“The victim is Ashley Young,” the responding officer, Sampson, told me as I approached. It was officially Tuesday morning: 12:02 a.m.
I recognized Sampson from the station, but hadn’t worked a case with him. “We found her purse over there.” He gestured toward the Dumpster near where the alley and walkway intersected. He handed me her California driver’s license. Ashley was twenty-four, five feet five inches tall, one hundred ten pounds, blonde hair and blue eyes.
Pretty and blonde, just the way Greg Keller—aka “the River City Rapist”—liked his prey.
I stuffed my hands back into the pockets of my wool coat. The fog had thickened after the sunset, penetrating my bones. The fog layer was supposed to keep the rain away, but the ground had been wet after a week of this unending dreariness. Usually I liked the gray; tonight it was simply depressing.
“Why are we still in the alley?”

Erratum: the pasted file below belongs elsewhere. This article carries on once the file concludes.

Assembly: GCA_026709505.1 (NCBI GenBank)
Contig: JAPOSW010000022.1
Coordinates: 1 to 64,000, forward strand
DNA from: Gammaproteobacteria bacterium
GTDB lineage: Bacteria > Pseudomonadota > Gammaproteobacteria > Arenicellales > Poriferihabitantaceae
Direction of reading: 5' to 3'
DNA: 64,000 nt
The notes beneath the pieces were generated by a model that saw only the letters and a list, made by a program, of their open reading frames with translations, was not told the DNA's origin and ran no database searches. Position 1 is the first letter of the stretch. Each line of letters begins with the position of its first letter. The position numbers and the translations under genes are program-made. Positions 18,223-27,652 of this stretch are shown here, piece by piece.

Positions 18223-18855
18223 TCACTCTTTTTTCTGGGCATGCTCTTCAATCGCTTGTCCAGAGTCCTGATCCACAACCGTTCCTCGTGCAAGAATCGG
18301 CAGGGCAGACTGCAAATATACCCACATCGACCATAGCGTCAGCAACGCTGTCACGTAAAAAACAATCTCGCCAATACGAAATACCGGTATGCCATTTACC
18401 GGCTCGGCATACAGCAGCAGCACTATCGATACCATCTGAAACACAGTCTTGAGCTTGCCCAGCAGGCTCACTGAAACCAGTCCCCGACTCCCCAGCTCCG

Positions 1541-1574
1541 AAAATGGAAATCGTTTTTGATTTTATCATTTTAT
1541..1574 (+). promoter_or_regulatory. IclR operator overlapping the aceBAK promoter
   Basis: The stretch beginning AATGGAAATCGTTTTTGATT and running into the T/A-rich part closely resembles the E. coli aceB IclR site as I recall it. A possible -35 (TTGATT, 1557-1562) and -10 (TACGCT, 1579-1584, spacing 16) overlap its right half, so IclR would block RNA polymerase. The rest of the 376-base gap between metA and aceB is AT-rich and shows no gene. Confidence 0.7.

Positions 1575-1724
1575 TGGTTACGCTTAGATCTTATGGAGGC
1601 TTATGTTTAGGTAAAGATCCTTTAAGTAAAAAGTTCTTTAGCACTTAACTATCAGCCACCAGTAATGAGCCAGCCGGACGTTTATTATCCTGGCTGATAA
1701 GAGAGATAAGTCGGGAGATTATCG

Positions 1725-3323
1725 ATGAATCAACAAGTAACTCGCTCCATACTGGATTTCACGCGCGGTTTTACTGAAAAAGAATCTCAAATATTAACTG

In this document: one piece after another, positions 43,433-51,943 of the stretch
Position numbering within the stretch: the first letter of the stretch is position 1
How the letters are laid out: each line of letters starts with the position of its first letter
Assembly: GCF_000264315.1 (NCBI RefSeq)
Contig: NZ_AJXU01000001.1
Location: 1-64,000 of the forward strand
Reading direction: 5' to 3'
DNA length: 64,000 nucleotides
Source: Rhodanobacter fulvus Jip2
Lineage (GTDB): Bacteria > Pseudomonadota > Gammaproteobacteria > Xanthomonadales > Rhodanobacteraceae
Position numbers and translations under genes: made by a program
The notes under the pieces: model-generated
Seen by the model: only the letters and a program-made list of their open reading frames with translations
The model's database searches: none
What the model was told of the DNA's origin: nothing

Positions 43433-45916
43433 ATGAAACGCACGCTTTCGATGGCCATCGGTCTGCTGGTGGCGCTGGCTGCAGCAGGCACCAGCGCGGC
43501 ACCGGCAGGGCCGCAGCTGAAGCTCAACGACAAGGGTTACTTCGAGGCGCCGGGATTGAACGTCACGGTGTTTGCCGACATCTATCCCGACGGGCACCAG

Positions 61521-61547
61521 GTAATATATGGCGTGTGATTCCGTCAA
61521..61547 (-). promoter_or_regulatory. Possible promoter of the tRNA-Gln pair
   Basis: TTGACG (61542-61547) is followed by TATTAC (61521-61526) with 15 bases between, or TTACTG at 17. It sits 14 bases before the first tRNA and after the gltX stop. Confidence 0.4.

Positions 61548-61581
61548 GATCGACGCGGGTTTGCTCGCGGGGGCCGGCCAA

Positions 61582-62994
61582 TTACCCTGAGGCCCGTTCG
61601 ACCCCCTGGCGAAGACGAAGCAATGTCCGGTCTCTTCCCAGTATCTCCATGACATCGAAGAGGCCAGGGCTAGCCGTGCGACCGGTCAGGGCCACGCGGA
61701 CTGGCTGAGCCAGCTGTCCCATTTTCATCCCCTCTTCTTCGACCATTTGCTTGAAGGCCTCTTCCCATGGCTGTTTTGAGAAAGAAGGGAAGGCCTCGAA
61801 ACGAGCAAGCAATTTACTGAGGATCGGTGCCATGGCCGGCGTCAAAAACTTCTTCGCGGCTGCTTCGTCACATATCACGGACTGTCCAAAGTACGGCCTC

“Ms. Young started to panic when I suggested we go to the car. My partner fetched the blanket for her.” His tone was a bit defensive. My reputation preceded me once again.
“Good,” I said, hoping to smooth the relationship. I was known as the stereotypical bitch cop. The reputation wasn’t wholly warranted; it stemmed from a couple cases early in my career. But like the game of telephone, truth became distorted in the repeated telling.
I said, “Check on the ambulance, would you please? The paramedics should be here by now.”
Sampson stepped aside and got on his radio.